This is what sets a luxury shampoo apart from drugstore ones, according to hair care professionals
We'll be candid with you. There are two types of people in the world of hair care: people who use $300 shampoos, and people who... don't. Regarded to be a reflection of one's financial status — and priorities — they are a hallmark of quality (supposedly), luxury (surely), and upper-class refinement (oh hells yes), making them the prime pick for the plush establishments of today looking to brand themselves on the same pedestal. See: Barry's Bootcamp, The Yoga Co., Lolla.
This, does, however, bring forth a host of questions for us intrepid hair buffs. Namely, why are these shampoos sold at such exorbitant prices? What is a consumer paying for when they purchase suds of this calibre? And is there really a difference between ka-ching options and their cheaper counterparts?
We hand the microphone to hair professionals who can answer our burning questions. Below, their insider insights, plus everything you should know before splashing out on these mane Maseratis.
You are spending more... because of product efficacy
"Luxury hair products tend to have better ingredients and performing technology," explains celebrity hairstylist, Tommy Buckett in an interview with lifestyle guide, Domino. "They also are more concentrated, resulting in less product being used each time."
Yup, it seems that mass market formulas are more likely to contain harsher detergents and chemicals — think sodium laurel sulfate and parabens — which are known irritants for sensitive scalps. Christian Serafini, creative director of newly opened luxury salon in Singapore, Les Maison De Stars, agrees. "A cheaper shampoo brand will often consist of a detergent to remove oil and dirt from the hair and scalp. However, these won't place a heavy focus on improving or even maintaining the quality of the hair, and will often leave it feeling dry and making it prone to static."
While mass brands may outwardly appear to provide smooth, silky locks comparable to luxury buys, they unfortunately don't do much for hair in the long-term. Director of latest K-Beauty salon import Juno Hair, Valerie Koh, elaborates: "Mass-market shampoos are known for diluting their products with fillers. These tend to make your hair feel super soft, but they can also leave behind a waxy build-up in the long-term. Basically, your hair feels soft but it isn't actually hydrated from within."
Brands such as Oribe, for instance, are paraben-, sulfate-, and gluten-free. They also offer UV protection (say what), are mostly vegetarian, and contain high-quality essential oils, fruit extracts, and botanicals. That's how it achieved its cult status.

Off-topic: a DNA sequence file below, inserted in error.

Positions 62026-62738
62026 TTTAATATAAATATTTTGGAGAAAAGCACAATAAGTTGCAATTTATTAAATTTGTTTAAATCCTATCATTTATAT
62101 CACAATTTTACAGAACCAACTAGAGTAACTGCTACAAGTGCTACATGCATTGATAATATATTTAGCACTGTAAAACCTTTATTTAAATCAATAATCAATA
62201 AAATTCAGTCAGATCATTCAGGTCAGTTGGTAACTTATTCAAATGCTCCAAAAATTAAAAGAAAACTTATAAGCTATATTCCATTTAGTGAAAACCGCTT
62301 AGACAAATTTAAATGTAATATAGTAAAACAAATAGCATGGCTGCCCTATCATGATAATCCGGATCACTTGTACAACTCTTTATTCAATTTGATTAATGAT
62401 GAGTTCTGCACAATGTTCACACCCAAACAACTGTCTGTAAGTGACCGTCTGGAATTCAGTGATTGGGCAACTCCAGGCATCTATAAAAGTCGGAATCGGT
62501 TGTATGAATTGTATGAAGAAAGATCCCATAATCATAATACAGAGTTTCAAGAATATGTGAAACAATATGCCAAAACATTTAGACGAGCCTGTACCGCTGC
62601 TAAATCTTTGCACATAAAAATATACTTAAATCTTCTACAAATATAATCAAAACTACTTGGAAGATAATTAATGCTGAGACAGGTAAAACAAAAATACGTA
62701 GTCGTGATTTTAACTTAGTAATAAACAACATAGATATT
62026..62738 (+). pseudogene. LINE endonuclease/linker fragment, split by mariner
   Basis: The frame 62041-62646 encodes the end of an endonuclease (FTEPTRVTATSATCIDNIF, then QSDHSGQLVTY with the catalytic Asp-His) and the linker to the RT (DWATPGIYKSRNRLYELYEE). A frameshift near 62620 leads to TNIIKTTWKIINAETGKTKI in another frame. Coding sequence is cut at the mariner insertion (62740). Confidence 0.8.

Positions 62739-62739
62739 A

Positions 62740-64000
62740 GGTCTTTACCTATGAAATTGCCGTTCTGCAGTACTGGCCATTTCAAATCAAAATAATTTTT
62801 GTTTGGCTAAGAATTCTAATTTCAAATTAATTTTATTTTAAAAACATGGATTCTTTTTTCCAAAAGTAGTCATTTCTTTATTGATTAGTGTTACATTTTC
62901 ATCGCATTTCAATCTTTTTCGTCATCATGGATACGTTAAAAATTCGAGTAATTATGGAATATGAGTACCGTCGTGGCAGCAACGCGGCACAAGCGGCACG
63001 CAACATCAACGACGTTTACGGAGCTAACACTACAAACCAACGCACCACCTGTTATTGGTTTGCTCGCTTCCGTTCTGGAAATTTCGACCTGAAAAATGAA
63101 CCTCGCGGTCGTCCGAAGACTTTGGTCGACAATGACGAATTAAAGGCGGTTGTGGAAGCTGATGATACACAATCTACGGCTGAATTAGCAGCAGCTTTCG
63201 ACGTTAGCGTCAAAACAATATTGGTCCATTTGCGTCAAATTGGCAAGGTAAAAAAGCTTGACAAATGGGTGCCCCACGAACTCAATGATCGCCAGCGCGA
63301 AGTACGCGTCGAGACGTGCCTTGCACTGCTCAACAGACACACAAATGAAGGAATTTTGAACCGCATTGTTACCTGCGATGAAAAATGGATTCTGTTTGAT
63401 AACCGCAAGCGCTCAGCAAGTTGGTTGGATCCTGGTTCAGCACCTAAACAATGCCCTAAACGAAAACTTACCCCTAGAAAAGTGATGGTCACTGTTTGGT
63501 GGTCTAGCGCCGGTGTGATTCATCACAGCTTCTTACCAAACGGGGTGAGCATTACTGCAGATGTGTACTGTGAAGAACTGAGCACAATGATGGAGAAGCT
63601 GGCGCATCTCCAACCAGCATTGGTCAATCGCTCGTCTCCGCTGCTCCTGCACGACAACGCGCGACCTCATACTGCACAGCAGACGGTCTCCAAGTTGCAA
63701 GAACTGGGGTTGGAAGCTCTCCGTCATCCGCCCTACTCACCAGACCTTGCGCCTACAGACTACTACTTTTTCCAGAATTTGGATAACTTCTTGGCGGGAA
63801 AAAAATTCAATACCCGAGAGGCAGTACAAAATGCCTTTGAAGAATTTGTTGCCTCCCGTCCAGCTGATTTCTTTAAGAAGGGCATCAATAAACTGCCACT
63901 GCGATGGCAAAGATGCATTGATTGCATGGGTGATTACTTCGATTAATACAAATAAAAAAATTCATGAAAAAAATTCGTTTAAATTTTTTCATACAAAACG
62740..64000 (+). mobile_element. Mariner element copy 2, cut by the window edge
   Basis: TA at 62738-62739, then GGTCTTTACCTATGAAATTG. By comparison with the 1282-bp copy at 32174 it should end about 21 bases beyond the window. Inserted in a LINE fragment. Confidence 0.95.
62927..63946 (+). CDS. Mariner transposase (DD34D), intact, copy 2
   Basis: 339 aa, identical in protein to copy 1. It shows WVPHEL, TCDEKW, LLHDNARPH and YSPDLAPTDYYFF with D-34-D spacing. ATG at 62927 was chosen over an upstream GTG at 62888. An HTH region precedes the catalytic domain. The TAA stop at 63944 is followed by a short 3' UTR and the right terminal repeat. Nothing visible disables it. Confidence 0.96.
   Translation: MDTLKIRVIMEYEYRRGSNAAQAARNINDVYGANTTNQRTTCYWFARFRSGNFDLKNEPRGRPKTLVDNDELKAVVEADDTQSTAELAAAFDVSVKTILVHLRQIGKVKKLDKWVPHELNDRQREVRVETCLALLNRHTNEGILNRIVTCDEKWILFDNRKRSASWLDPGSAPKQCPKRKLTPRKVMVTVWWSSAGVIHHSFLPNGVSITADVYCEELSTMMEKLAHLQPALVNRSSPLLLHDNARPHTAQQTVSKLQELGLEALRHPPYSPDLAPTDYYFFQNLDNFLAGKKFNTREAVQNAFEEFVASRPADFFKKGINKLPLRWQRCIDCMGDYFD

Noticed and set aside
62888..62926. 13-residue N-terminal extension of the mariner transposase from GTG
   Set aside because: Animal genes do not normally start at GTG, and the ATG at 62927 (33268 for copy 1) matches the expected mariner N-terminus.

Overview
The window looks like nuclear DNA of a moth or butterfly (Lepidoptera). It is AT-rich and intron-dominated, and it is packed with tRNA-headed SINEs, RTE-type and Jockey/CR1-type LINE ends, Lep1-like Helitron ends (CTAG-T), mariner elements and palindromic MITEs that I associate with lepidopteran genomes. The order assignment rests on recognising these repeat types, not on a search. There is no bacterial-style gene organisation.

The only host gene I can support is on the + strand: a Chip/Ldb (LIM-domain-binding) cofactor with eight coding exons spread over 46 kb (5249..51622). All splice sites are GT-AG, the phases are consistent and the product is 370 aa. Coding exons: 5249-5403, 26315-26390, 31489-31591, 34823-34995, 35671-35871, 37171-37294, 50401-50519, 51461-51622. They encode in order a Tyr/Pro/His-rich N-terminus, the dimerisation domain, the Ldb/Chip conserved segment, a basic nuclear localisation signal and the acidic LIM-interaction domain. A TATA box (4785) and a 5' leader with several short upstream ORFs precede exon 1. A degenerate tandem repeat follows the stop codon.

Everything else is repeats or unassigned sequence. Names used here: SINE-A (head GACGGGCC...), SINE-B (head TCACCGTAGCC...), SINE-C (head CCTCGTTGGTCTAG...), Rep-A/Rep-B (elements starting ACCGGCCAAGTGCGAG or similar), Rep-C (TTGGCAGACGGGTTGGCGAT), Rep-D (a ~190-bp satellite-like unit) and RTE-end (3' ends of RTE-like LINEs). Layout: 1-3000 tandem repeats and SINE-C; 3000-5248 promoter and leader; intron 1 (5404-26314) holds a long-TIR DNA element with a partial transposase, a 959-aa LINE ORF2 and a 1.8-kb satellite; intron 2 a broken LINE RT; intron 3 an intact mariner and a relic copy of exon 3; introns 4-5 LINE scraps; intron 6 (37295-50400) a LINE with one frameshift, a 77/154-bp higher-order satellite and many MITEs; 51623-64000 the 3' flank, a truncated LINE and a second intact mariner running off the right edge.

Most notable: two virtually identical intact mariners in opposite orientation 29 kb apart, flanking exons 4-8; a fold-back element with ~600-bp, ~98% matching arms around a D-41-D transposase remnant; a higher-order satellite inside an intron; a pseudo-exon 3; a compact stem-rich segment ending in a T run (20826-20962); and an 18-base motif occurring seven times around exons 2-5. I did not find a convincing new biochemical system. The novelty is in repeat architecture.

You are spending more... on packaging and fragrance
While drugstore offerings are more inclined towards fruity and vanilla scents, luxury shampoos are scented with signature blends and packaged in fancy imported bottles — all of which incur extra costs. Take Acqua Di Parma, which handmakes individual labels for their Colonia hair and body care range, and Oribe, whose products bear a one-of-a-kind signature scents comprising bright Italian bergamot, white peach, and cedarwood. The disparity in price is, hence, attributed in part to such stylistic choices.
You are spending more... but should you?
It really boils down to personal choice, though the professionals we have spoken to stand firm on the many benefits of a pricier pick. Thankfully, many exist between the $15 and $300 range. "Using the right shampoo can make a big difference to the appearance of hair," says Valerie. "Shampoos and conditioners heavy with sulfates and silicones — most often seen in drugstore formulations — can make hair look limp and bedraggled. Choosing a sulfate-free formula designed for your hair type will give locks a lot more bounce and flow."
While some might forego luxury shampoos in favour of hair masks and treatments instead, bear in mind that they essentially serve completely different functions, and should in no way replace each other. In fact, picking the right shampoo is of such importance that Shiseido Professional's Regional Marketing Manager, Ellen Thum, recommends switching it up regularly to experience the best effects. "Hair and scalp consultations should be done once a month or bi-monthly as circumstances vary due to lifestyle changes," she points out. "This means the best shampoo for you would change accordingly too."
Ultimately, Kristina Barricelli, professional hairstylist and Hairdo brand ambassador, puts it best in a piece by Byrdie. "You are essentially paying for the quality ingredients and the technology that goes into developing these formulations... a perfect calibration of everything that is needed for the hair." Whether you think they're worth the hefty price tag is naturally your call. Mean time, we'll start counting our coins and consider alternating our Watsons buys with our splurges. Hey, moderation is key right?